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Security could be the biggest worry for the industrial IoT

(Image credit: Image Credit: Melpomene / Shutterstock)

Businesses know endpoints are the most vulnerable parts of the Industrial Internet of Things (IIoT), but it seems as there’s no consensus on what an endpoint actually is.

This is according to the 2018 SANS Industrial IoT Security Survey Report, which says most organisations globally are looking at a 10 to 25 per cent growth in the number of their connected devices. This will lead to the systems that are connected to IIoT devices to double in size every three to seven years. Consequently, network complexity will be increased, there will be more demand for bandwidth, and there will be higher demand for skilled staff.

Of the 200 respondent polled for the report, more than half said data, firmware, embedded szstems and general endpoints were the most vulnerable parts. However, they were having a hard time identifying an endpoint.

According to Doug Wylie, Director of the Industrials & Infrastructure Business Portfolio at SANS Institute, “The discrepancy in defining IIoT endpoints is the basis for some of the confusion surrounding responsibility for IIoT security.”

“Many practitioners likely are not adequately identifying and managing the numerous assets that in some way connect to networks – and present a danger to their organisations,” he adds.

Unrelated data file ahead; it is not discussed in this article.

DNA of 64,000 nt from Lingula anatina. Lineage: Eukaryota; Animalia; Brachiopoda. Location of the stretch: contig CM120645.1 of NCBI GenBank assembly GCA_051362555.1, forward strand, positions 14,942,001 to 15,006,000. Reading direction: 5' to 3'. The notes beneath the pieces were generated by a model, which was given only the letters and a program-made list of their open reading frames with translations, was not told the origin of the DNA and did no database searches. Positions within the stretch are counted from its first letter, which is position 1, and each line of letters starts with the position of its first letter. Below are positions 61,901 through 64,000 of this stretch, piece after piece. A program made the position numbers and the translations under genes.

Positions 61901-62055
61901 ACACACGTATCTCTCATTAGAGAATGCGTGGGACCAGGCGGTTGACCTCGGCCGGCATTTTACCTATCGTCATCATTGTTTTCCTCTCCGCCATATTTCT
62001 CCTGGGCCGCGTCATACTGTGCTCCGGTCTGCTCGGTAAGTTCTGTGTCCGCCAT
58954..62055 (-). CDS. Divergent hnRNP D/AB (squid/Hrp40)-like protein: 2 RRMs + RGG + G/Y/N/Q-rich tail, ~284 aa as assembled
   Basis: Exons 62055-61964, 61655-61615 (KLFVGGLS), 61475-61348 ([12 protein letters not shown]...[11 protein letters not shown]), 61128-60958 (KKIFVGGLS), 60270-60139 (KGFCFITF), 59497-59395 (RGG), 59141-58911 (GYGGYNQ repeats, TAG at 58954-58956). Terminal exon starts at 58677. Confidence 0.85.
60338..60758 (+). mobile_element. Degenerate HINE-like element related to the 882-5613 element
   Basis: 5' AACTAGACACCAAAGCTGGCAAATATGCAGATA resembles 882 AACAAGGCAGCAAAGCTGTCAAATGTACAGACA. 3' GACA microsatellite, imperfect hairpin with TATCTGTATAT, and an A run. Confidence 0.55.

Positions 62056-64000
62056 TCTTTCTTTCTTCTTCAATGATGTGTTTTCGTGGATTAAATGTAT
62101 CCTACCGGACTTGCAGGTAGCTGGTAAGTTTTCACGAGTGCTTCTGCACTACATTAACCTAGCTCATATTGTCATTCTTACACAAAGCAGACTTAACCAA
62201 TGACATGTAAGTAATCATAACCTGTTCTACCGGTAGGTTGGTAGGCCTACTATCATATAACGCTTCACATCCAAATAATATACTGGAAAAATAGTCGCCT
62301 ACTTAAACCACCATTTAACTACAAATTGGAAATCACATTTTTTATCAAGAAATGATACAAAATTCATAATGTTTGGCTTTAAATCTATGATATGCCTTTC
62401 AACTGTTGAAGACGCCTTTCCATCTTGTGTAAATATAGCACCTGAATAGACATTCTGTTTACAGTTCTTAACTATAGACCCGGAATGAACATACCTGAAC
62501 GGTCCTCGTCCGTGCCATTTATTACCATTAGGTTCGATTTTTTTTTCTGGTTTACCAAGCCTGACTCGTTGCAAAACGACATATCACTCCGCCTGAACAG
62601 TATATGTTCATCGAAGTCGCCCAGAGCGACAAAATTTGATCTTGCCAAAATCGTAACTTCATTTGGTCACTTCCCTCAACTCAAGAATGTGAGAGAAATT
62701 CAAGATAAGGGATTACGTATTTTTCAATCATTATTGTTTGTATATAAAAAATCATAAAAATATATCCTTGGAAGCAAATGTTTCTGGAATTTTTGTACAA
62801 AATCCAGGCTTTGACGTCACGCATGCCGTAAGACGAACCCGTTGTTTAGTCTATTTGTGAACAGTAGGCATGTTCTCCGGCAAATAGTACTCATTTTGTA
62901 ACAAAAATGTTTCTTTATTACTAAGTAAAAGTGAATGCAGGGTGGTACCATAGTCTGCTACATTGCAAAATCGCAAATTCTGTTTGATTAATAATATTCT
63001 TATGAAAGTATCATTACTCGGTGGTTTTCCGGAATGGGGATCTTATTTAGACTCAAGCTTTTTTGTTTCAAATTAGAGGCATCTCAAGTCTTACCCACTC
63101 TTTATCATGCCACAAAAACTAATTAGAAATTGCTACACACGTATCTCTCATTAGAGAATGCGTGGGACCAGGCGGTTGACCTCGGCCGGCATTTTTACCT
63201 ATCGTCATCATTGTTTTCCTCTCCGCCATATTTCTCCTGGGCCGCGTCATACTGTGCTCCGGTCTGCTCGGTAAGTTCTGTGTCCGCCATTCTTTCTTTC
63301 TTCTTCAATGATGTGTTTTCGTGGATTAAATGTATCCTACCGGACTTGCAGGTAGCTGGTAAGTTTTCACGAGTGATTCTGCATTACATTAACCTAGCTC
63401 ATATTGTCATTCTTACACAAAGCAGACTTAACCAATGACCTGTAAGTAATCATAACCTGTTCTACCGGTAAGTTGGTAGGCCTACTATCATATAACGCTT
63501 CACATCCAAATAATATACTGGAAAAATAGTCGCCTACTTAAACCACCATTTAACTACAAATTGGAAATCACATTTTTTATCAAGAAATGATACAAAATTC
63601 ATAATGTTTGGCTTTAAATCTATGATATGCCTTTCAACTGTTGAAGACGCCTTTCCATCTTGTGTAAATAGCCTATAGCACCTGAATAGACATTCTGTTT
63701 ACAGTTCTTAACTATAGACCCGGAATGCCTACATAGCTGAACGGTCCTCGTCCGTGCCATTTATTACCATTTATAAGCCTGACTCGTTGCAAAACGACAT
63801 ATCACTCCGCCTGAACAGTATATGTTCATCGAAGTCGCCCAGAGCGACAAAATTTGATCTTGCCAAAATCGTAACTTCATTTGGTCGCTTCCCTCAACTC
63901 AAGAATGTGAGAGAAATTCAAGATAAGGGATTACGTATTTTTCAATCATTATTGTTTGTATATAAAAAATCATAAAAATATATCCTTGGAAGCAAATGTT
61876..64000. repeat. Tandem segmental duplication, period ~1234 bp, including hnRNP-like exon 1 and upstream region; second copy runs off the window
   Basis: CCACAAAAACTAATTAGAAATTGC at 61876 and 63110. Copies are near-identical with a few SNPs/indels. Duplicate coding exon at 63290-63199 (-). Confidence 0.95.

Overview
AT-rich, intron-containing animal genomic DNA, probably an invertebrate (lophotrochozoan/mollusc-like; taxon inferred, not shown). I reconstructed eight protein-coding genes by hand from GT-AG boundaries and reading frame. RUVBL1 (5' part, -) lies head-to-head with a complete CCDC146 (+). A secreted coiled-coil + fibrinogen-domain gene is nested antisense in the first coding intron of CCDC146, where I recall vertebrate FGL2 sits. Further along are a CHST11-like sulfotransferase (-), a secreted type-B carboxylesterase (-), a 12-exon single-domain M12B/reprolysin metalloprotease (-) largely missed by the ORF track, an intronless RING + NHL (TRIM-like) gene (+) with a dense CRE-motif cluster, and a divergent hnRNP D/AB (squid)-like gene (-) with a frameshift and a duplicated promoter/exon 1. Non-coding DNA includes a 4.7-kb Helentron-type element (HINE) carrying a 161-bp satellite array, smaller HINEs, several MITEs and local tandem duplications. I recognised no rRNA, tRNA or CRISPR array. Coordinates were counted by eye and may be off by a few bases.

“For this reason, it is important for company IT and OT groups to agree to a common definition to help ensure they adequately identify security risks as they evolve their systems to adapt to new architectural models.”

The full report can be found on this link here.

Image Credit: Melpomene / Shutterstock

Sead Fadilpašić is a freelance tech writer and journalist with more than 17 years experience writing technology-focussed news, blogs, whitepapers, reviews, and ebooks. And his work has featured in online media outlets from all over the world, including Al Jazeera Balkans (where he was a Multimedia Journalist), Crypto News, TechRadar Pro, and IT Pro Portal, where he has written news and features for over five years. Sead's experience also includes writing for inbound marketing, where he creates technology-based content for clients from London to Singapore. Sead is a HubSpot-certified content creator.